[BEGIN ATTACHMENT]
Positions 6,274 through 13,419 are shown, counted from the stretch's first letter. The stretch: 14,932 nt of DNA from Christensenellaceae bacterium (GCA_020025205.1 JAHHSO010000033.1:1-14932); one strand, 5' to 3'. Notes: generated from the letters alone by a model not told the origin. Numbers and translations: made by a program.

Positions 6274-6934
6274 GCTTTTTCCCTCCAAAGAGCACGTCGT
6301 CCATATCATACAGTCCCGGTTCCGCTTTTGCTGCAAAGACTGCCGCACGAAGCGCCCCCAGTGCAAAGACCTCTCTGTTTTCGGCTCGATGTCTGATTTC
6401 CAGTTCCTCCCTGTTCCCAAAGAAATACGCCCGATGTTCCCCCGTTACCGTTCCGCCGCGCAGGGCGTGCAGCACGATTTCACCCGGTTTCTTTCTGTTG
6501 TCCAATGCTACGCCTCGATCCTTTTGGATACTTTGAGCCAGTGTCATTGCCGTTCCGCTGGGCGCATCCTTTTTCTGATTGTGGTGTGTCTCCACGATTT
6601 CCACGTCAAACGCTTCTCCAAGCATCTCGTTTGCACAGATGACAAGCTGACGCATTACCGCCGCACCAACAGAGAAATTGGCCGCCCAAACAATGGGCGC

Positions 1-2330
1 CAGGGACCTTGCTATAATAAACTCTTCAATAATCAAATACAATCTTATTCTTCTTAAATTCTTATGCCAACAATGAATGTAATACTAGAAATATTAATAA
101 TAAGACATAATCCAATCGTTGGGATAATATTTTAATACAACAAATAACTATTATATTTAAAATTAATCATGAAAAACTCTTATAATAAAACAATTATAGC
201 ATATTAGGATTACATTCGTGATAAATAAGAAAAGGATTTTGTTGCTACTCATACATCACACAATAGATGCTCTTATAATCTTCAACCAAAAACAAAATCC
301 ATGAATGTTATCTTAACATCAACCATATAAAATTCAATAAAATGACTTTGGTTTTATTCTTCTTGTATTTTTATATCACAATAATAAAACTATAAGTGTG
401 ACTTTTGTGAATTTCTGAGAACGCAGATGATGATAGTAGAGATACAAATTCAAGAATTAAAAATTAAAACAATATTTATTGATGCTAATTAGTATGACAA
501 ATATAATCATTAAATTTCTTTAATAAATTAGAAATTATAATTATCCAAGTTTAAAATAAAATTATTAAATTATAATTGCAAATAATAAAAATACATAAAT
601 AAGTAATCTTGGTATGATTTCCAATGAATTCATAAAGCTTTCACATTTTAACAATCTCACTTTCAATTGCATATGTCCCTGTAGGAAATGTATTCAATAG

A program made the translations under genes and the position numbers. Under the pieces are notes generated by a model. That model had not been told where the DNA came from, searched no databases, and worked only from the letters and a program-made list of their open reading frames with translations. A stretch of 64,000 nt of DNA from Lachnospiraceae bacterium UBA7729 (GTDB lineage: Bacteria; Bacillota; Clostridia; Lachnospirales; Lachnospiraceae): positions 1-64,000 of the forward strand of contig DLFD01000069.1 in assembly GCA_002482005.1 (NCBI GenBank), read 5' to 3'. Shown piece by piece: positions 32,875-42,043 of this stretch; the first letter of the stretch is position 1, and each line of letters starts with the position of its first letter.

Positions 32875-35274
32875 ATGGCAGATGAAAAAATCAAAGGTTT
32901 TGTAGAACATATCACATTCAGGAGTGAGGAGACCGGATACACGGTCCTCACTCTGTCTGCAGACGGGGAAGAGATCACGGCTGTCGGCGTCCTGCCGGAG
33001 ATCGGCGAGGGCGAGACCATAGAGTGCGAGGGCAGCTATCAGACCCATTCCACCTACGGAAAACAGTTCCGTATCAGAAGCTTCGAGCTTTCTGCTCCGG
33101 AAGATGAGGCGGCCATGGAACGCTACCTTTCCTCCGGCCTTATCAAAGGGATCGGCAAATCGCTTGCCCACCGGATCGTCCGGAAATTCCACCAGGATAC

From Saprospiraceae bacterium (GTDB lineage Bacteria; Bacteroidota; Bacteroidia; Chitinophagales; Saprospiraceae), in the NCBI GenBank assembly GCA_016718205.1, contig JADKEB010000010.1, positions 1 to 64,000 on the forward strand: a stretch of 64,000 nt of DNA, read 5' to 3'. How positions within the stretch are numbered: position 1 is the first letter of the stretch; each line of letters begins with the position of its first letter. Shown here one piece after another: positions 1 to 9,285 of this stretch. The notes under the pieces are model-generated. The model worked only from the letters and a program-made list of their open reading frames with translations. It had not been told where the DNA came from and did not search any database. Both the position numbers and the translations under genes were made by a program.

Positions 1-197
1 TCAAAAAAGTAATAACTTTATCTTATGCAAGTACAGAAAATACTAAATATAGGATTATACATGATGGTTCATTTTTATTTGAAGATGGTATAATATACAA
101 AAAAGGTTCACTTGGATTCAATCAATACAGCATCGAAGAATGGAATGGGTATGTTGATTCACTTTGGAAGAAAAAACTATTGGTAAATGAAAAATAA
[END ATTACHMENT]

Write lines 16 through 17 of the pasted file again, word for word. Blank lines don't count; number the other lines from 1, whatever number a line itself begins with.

A program made the translations under genes and the position numbers. Under the pieces are notes generated by a model. That model had not been told where the DNA came from, searched no databases, and worked only from the letters and a program-made list of their open reading frames with translations. A stretch of 64,000 nt of DNA from Lachnospiraceae bacterium UBA7729 (GTDB lineage: Bacteria; Bacillota; Clostridia; Lachnospirales; Lachnospiraceae): positions 1-64,000 of the forward strand of contig DLFD01000069.1 in assembly GCA_002482005.1 (NCBI GenBank), read 5' to 3'. Shown piece by piece: positions 32,875-42,043 of this stretch; the first letter of the stretch is position 1, and each line of letters starts with the position of its first letter.

Positions 32875-35274